Yesterday afternoon I attended the funeral of my friend Mike (context here and here). It was quite a nice funeral, as these things go, and was more a celebration of his life than a time of mourning for his death. There were hundreds of people in attendance, enough that my friend and I, and many other people, were forced to stand throughout. It was also ridiculously hot for an late-September funeral in Canada. As always, the funeral gave me opportunity to reflect on a few things and I thought I’d share some of those today.
Grief turns the toughest into poets. Mike’s brothers, one of whom is older than him and the other younger, did a speech of sorts. They recounted memories from their childhood, described the evolution of the patented “banana slice” that plagued Mike’s golf game, laughed at his “anal retentiveness” (as they described it) and remembered his ability to make their mother laugh when she was supposed to be angry. The speech culminated in a poem the older brother had written following Mike’s death. While I do not remember the poem, it struck me how poetry seems fitting during the emotional highs and lows of life. Mike’s brother did not look like the type who would usually sit down to pen a poem, yet here he was, reading it unashamedly (or nearly unashamedly) in front of hundreds of people. I have often seen the same at weddings or following the birth of children. Somehow poetry expresses what prose cannot seem to. I guess that is why David and the other Psalmists decided to use poetry to express such depths of joy, pain, sorrow and penitence. I have not written poetry for many years, and I think those who read my early efforts would agree that this is a good thing.
I miss liturgy. It’s breaking news and you heard it here first. I miss litury. I don’t miss candles and bowing to crosses, but I do miss some of the formality of a more structured service. The funeral was held in an Anglican church that I do not believe was “high” Anglican. But I appreciated several elements of the service. I enjoyed praying the Lord’s Prayer together. Granted most of the people in the audience were probably unbelievers (and many were probably Catholic as there was a whole lot of “crossing” going on), but I do enjoy praying together. I also enjoyed reciting the Twenty-third Psalm in unison. And finally, I enjoyed the written liturgy the priest read to commend Mike’s soul to God. I have often expressed my belief that simply because words are written down and are not my own, they are no less pleasing to God, and I feel that proved true at the funeral.
I miss the “set apartness” of the clergy. I grew up in Presbyterian and Reformed churches. While neither of these traditions had any sort of a priesthood, they did believe in a “set apartness” of the pastor that is not present in most evangelical churches. Evangelical pastors often seem to feel that they need to be the most casual and the most irreverent if they are to model informality and authenticity to their congregations (and in saying this I do not mean to indict my own pastors). While I have no desire to create a priestly caste, I do appreciate the dignity of clergy that are set apart. Somehow this just seems to be an external indicator that the pastor takes his roles and responsibilities seriously and a reminder to the people that he has been called to fill a special role.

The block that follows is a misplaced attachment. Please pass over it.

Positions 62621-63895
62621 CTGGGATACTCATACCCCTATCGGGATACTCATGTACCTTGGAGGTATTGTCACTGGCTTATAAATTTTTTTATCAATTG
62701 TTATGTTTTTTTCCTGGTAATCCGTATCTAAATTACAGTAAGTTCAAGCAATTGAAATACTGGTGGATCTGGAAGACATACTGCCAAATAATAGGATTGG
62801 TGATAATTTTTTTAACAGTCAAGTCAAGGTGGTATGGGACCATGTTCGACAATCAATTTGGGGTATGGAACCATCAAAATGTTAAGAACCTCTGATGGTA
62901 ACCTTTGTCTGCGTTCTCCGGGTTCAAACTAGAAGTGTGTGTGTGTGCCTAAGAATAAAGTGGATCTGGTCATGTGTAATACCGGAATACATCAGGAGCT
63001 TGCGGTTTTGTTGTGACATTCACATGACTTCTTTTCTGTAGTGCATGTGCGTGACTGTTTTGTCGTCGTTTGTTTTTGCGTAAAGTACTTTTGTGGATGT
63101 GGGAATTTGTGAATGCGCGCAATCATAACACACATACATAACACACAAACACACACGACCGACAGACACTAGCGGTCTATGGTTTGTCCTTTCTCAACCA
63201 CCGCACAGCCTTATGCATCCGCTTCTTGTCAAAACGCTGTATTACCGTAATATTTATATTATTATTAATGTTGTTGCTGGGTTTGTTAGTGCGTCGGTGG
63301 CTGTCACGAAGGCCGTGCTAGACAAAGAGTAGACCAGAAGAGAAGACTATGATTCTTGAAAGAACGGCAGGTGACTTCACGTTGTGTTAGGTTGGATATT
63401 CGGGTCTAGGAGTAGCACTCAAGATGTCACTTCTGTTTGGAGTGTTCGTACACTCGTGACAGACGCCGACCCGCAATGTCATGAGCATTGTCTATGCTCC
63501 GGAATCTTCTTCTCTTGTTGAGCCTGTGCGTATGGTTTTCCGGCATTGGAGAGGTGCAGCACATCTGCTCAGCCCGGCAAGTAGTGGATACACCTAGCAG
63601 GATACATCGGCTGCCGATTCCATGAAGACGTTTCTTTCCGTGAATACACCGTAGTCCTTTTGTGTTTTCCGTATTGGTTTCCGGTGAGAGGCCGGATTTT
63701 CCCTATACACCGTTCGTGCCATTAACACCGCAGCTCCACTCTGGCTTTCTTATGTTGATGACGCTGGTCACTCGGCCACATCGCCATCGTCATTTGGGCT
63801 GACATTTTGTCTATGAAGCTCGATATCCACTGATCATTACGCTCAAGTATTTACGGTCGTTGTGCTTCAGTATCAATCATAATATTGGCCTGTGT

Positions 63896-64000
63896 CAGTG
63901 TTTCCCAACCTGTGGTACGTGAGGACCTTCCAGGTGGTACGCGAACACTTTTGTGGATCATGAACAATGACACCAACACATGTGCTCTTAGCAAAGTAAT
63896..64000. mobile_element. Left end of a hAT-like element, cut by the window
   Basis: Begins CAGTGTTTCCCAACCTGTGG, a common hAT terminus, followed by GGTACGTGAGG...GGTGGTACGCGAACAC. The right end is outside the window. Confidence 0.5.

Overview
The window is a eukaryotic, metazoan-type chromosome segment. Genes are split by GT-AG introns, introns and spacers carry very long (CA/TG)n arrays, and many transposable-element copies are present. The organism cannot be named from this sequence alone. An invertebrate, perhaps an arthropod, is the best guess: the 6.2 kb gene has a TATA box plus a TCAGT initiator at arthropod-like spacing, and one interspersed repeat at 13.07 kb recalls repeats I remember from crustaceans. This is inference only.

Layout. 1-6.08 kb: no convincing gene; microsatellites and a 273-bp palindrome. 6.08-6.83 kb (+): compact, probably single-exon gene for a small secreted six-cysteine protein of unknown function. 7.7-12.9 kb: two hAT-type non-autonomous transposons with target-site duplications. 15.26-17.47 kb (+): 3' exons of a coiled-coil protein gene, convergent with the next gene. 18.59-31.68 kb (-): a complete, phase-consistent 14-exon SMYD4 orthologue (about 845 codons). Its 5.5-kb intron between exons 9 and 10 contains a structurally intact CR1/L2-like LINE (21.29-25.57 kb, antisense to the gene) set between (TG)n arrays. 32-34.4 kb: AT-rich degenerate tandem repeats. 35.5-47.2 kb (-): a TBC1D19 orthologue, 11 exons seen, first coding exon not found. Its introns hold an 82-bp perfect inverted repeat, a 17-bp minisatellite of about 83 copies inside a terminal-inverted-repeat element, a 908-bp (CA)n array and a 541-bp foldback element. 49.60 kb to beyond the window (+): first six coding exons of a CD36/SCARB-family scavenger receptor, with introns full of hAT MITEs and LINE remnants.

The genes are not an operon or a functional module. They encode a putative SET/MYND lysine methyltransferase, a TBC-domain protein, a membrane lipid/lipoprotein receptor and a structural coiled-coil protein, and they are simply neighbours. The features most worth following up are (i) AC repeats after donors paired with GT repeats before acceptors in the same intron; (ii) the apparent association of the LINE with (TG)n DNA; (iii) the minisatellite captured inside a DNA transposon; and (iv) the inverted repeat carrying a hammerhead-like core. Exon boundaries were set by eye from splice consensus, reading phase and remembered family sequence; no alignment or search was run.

I do not know Anglican etiquette. The priest would finish reading the Bible or praying and would say some words of conclusion and just about everyone else in the service knew what to say back to him. I did not. It occurs to me that the last time I sat through an Anglican service was many, many years ago – probably following the death of my great uncle who was an Anglican priest (and, according to all the evidence, a life-long unbeliever). So I have never had opportunity to learn the proper conduct in that denomination. Can someone fill me in?
My life will be a failure if at my funeral people only remember how nice I was. I’m guessing that when the disciples gathered after Jesus’ death they did not sit and recount all the nice things He did. And when the early church remembered Paul, I doubt they remembered the times he had said nice things and played with their children. Of course there is nothing wrong with being nice. But that is not how I want to be remembered. Nor do I want to be remembered primarily as a good husband or good father. Mike was a nice guy. He was friendly, usually happy and was generally willing to help others. He was a good husband and a good father. But conspicuously absent from memories of Mike was any mention of his love for God. If my life does not display a deep, abiding love for God, a love so integral to my life that all who know me can’t help but notice it, I’ll consider my life a great failure. I don’t want to be remembered as a nice guy. I want to be remembered as a godly guy.
And finally, cremation is a difficult concept to explain to a five-year old. My son wanted to know what they did with the body. I told him the body had been cremated. He asked what “cremated” meant and I decided I would give the default parental response of, “I’ll tell you when you’re older.” I’m not so sure that it would be useful for a child of his age to think about a body being burned to ashes. That is probably beyond what a five-year old mind can deal with.
So that is it. Mike has been laid to rest. I continue to pray that God would not allow me any rest as long as there are other Mikes around me.